The Arizona Fire & Medical Authority is comprised of three regional fire districts that are legally combined under a common “umbrella,” or joint powers authority, known as AFMA.
AFMA is efficiently managed by allowing each local district’s board to maintain and elevate levels of service to meet the needs of each of the fire districts. They fund the Authority with their individual tax levies, but with the advantage of the shared Authority-wide coverage for manpower and equipment based on the overall service needs, as determined by the fire chief and staff and approved by the AFMA governing board.
AFMA earned the highest Insurance Service Organization’s rating of 1. Within the entire USA, there are fewer than 400 communities enjoying the highest fire rating of 1. AFMA was the first fire department in Arizona to earn the ISO 1 rating. Additionally, they have earned accredited status from the Commission on Fire Accreditation International. Only nine total communities are served by accredited agencies, and in the entire country only 301 fire departments and associations have earned this gold standard.
Recent budget considerations with this year’s 10% inflation in Arizona have been exhaustingly challenging to the residents as well as to our AFMA staff and board members. Many of the challenges are due in large part to the rapid cost increases and supply inventory limitations that arrived in the post-COVID economic climate. For example, a basic $500,000 fire engine from just five years ago now costs more than $850,000, with delivery times routinely doubling to a forecasted 4-year delivery period. Most of us can easily see the stress placed on capital budgets when our obligated funds are tied up for that long.
Unlike all of Arizona’s cities and municipalities, Arizona fire districts receive no funding from any state sales taxes! In addition, the Arizona Legislature reduced the corporate tax rate from 18% to the current 16%, and that percentage may be reduced further in the coming year. In recent years, the massive commercial and utilities company property taxes were decreased by the state legislature of Arizona. This lays the burden on the homeowners’ taxes, forcing them to go way up!
Proposition 310 was presented to the voters of Arizona but was defeated in the 2022 election. This ballot proposition would have, for the first time, allowed fire districts to gain a sliver of state tax monies to help offset their reliance on real estate taxes. The defeat left all of the fire districts to rely on only three sources of funding each year — local property taxes, ambulance billing and unpredictable grants. For nearly a decade the North County Fire and Medical District kept our local net-assessed value property tax at $2.86. During the post 2008 economic recovery, even as property owners enjoyed an amazing increase in their property values, there was no increase. For 10 years there have been no increase in the property tax rate in Sun City West or in our North County area. In 2021 we were forced to increase the tax by five cents per hundred of net-assessed value, to $2.91 due in large part to Medicare lowering payments for ambulance service. This is used by a majority of our district residents, thus creating an approximately $1 million shortfall.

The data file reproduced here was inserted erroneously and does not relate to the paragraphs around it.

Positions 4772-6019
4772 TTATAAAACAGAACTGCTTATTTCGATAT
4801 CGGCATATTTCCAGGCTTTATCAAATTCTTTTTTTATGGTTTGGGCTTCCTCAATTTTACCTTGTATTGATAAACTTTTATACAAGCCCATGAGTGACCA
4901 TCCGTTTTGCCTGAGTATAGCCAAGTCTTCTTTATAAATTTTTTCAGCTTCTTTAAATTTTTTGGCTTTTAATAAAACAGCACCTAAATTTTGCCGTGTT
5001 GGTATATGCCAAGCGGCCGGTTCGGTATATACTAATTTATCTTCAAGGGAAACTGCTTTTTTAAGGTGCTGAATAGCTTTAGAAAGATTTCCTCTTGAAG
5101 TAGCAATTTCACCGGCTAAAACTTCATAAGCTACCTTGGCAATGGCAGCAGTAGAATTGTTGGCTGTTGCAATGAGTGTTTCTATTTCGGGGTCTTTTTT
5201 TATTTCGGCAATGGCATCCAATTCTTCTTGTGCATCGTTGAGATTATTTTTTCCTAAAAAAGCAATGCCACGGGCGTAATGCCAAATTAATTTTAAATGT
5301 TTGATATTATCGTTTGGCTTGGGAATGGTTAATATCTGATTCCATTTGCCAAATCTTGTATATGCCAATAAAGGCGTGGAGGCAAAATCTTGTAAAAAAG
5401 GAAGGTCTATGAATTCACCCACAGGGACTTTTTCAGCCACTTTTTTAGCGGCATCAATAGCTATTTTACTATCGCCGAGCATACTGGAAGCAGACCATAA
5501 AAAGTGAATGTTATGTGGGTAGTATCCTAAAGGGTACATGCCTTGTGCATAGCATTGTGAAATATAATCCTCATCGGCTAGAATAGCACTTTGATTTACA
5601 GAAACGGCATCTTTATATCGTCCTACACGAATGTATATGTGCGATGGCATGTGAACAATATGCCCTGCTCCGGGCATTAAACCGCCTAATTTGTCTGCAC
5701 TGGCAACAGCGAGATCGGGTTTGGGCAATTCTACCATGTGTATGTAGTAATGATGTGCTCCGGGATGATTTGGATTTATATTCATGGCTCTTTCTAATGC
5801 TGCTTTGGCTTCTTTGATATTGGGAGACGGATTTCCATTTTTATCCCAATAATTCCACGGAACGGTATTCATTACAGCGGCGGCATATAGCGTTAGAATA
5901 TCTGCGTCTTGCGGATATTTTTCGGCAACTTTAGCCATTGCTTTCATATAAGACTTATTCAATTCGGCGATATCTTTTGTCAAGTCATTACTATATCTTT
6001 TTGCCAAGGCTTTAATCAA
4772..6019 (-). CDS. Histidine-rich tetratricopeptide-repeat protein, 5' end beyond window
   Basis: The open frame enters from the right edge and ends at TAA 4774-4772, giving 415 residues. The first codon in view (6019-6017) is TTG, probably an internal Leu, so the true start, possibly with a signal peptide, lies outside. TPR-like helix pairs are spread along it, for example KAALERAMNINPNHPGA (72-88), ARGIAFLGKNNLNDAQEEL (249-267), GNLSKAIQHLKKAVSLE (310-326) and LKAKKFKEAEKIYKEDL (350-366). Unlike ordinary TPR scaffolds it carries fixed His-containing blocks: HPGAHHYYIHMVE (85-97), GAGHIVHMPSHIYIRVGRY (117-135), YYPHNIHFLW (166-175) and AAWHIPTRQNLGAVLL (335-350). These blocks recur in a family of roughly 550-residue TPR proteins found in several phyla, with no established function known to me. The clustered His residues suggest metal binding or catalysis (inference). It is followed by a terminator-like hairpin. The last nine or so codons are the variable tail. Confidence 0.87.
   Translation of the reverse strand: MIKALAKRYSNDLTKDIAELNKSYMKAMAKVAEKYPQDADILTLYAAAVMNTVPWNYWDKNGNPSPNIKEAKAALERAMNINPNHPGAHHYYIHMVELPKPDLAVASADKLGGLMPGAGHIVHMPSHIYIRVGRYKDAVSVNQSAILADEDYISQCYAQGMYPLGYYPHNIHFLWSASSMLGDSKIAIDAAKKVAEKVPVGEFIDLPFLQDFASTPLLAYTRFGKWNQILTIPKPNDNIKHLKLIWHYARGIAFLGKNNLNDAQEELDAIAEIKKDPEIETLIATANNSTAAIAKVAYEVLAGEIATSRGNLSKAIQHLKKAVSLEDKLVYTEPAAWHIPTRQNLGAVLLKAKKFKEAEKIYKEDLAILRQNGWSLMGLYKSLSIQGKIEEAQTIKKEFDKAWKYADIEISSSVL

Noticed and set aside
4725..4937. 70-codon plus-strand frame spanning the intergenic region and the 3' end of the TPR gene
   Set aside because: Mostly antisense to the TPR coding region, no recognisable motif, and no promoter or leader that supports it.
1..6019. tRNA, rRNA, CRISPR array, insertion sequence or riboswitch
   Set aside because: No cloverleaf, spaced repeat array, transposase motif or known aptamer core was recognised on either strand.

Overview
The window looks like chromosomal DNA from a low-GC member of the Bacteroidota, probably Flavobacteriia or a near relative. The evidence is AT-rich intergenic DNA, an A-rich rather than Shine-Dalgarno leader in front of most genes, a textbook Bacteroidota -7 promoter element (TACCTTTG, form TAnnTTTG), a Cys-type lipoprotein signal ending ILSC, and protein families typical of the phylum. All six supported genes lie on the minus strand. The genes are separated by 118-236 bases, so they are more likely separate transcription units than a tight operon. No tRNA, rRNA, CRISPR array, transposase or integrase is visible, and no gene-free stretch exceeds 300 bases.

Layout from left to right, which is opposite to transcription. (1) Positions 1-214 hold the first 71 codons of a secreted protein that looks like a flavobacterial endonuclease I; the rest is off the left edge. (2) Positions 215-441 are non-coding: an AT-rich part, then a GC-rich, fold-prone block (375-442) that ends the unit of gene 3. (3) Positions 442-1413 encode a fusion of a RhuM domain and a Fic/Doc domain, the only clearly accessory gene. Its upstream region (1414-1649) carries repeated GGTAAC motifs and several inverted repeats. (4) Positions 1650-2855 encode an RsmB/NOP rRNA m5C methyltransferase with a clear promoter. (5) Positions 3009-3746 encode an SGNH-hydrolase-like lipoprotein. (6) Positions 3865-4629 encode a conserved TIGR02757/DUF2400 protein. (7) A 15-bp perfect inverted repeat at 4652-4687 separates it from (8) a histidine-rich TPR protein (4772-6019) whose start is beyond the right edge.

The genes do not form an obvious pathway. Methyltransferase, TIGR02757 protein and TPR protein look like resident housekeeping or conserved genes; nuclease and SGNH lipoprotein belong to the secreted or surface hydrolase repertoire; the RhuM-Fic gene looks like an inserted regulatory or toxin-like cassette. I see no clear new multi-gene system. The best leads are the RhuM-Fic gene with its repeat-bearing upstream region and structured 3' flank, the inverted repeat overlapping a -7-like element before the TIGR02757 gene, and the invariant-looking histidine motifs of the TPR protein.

Simultaneously there was a drastically reduced pool of available EMTs and paramedics available for hire, a more than 10% inflation on medical supplies, equipment, fuel, etc., and there were firefighters’ competitive wage pressures. This fiscal year 2023-24 we are facing more severe challenges — a 30% capital cost increase, and additional payment pressures from our obligated long-term capital bonds, and increased labor costs with our new competitive Firefighter wages. After long and arduous deliberation, NCFMD voted to increase its tax rate by 17 cents to $3.08, to sustainably fund and maintain our fire services. This rise translates to an increase of about $34 annually to the average net property value in NCFMD. Our partner districts (South County and Buckeye Valley) are also facing these severe pressures and have raised their rates by 17 cents and 12 cents, respectively, as well.
It is important to point out that the increase to the NCFMD tax is based, again, on net-assessed value, not full cash value, meaning what the county assessor reports your house is worth, not your local realtor. While we are glad to say our North County tax rate is still the lowest, we are not satisfied with the effect of the increases on ourselves or our partner districts. We are committed to reinvigorating our efforts to request and obtain additional revenue streams from the state, tribal and federal government entities to help offset future increases. AFMA will continue to seek grants and will maintain, foster and establish positive relationships with state and national legislative leaders.
Please join with us as we engage our legislative partners, neighboring communities and Maricopa County officials to create a more equitable tax distribution for our homeowners. In closing, to reduce the ever-increasing tax burden shift onto residential taxes and the rising costs from inflation, we are urging our community members to support our efforts and help create positive solutions for your fire authority’s financial challenges.
We’d like to invite our readers to submit their civil comments, pro or con, on this issue. Email AZOpinions@iniusa.org.